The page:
Still a Sausage

Frustration boiled up in me again just now when, after expressing a desire to do something and L saying he wouldn’t join me, I immediately started saying that I wouldn’t either. I started to “change” my opinion to match his as soon as I found out what he wanted.


From the moment we started dating, L has encouraged me to be my own person, state my own views, make my own choices and to be more assertive about who I am and what I do or don’t need and want. Just this evening he said, “No, it’s fine! You can do that if you want. It’s ok!”

Still there is always this struggle. A struggle to become myself  at 29, after 22 years of trying to cram myself into the image my parents wanted to see. The struggle to be ok with my own choices at 29, after 22 years of meticulously feeling out my father’s preference before announcing it as my own “independantly made” decision.

I am trapped in this should-be-surreal scenario where in trying to live a normal life, I am being rebellious in the eyes of my parents, whose beliefs demanded conformity to a lifestyle that fought against the pressure to be just like everyone else.

I remember more than one occasion when my father told us about this song which compared the school system (although this might just have been his interpretation?) to a sausage factory, where all that happened was the mindless churning of children through the system, so they would all pop out at the end of the process as matching sausages. We didn’t want to be sausages, did we?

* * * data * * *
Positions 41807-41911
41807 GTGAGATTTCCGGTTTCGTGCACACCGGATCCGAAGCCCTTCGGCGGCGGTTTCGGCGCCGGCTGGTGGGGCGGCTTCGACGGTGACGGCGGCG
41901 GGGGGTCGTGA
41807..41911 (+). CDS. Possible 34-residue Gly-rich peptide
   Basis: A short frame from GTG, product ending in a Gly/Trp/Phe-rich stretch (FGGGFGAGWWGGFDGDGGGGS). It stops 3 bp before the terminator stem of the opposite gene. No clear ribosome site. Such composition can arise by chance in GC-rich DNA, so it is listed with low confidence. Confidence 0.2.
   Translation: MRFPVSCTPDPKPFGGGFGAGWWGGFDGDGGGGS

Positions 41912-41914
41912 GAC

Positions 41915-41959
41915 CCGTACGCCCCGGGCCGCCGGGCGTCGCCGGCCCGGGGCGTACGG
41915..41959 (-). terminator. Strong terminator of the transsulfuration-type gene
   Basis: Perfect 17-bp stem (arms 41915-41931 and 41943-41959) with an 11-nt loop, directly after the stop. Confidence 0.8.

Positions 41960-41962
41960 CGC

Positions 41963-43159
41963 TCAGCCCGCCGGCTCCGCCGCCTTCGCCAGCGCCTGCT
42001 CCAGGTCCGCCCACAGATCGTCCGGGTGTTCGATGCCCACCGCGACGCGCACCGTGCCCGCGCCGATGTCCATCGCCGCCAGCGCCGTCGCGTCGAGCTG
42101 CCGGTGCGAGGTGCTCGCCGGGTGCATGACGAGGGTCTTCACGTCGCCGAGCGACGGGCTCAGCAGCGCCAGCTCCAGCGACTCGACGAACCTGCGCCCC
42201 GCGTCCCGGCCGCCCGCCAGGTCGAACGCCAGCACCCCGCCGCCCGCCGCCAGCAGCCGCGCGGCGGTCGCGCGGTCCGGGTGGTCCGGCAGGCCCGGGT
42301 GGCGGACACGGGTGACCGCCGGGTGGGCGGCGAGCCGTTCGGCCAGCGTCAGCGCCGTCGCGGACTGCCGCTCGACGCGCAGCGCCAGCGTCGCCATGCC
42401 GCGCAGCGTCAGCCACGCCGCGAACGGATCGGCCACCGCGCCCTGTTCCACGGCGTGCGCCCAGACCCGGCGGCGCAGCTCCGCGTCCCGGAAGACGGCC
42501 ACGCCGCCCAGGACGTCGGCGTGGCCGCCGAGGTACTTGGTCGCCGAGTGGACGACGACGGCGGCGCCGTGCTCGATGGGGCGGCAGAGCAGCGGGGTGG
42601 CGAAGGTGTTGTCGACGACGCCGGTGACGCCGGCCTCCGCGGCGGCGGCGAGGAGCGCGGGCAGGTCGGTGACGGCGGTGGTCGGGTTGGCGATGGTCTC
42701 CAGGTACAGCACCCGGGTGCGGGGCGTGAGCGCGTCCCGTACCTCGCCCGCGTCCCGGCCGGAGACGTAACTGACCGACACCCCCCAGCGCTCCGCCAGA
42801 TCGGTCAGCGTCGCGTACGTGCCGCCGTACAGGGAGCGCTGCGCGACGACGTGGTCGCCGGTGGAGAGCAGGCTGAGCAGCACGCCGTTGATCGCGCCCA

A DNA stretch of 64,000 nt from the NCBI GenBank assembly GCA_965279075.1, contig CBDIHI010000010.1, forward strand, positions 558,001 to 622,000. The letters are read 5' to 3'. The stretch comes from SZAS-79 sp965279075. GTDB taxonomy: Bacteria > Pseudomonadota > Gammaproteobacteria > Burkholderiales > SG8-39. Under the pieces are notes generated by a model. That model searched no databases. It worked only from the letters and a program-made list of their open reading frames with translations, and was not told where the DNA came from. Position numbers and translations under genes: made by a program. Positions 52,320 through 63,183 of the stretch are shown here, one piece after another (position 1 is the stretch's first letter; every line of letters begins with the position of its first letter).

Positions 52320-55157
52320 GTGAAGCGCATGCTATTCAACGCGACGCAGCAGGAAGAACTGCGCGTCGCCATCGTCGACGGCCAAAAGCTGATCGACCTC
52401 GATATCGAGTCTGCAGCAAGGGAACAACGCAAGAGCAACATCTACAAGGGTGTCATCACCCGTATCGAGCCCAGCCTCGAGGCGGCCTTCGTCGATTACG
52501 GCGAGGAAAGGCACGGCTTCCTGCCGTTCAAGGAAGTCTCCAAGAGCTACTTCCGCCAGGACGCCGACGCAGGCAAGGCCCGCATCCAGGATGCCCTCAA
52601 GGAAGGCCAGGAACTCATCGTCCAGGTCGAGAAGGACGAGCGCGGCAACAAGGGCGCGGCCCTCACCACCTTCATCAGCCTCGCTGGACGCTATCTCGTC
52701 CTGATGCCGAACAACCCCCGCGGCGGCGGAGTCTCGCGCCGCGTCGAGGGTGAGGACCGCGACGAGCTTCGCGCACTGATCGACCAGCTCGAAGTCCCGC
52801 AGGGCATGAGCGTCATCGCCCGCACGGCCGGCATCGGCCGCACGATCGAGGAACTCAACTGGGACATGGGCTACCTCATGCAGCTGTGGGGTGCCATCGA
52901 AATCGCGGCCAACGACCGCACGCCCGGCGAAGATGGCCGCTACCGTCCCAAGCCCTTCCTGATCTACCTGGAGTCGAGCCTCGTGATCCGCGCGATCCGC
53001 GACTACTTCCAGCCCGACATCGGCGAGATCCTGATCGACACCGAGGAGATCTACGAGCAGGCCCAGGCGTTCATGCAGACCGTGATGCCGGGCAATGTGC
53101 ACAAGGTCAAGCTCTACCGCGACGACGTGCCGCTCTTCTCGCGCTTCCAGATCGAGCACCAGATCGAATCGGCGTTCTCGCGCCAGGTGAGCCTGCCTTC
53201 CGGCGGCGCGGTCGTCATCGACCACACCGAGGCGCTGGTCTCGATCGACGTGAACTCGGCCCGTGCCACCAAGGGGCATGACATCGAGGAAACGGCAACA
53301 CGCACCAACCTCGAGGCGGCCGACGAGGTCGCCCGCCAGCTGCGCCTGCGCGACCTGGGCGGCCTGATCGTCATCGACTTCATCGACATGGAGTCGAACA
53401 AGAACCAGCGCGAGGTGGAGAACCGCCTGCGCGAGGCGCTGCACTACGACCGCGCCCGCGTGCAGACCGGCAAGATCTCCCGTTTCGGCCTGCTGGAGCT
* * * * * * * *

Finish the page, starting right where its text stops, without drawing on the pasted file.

No, we didn’t want to be sausages. We were being homeschooled so we weren’t just churned through the school system. We didn’t have to bend to any expectations to be just like everyone else.

At what point will my parents realise that they turned into their very own sausage factory, churning out sausages that, although admittedly a very different shape from the mass-made sausages they so feared, were still sausages?

When I struggle to take a decision that isn’t influenced in some way by either what I know my father would want or taken purely because it’s the opposite of what he would want, I find it hard to laugh at the stupid irony of the whole thing.

Here I am, at 29, after all this hard work to break away from my parent’s demands, doing exactly what they claimed to want for me in the first place!

I broke free from my society’s pressure to be just like them and to live my life a certain way just because that was what everyone else was doing. I went against the trend and made my own choices, enduring the disapproval of my peers for the sake of my convictions.

Only the society I bucked was my parent’s and the choices I made for the sake of my own convictions? They had me heading away from my parent’s demands to be just like ‘one of them’.

Here I am, at 29, still learning to make my own decisions.

Oh Hello PTSD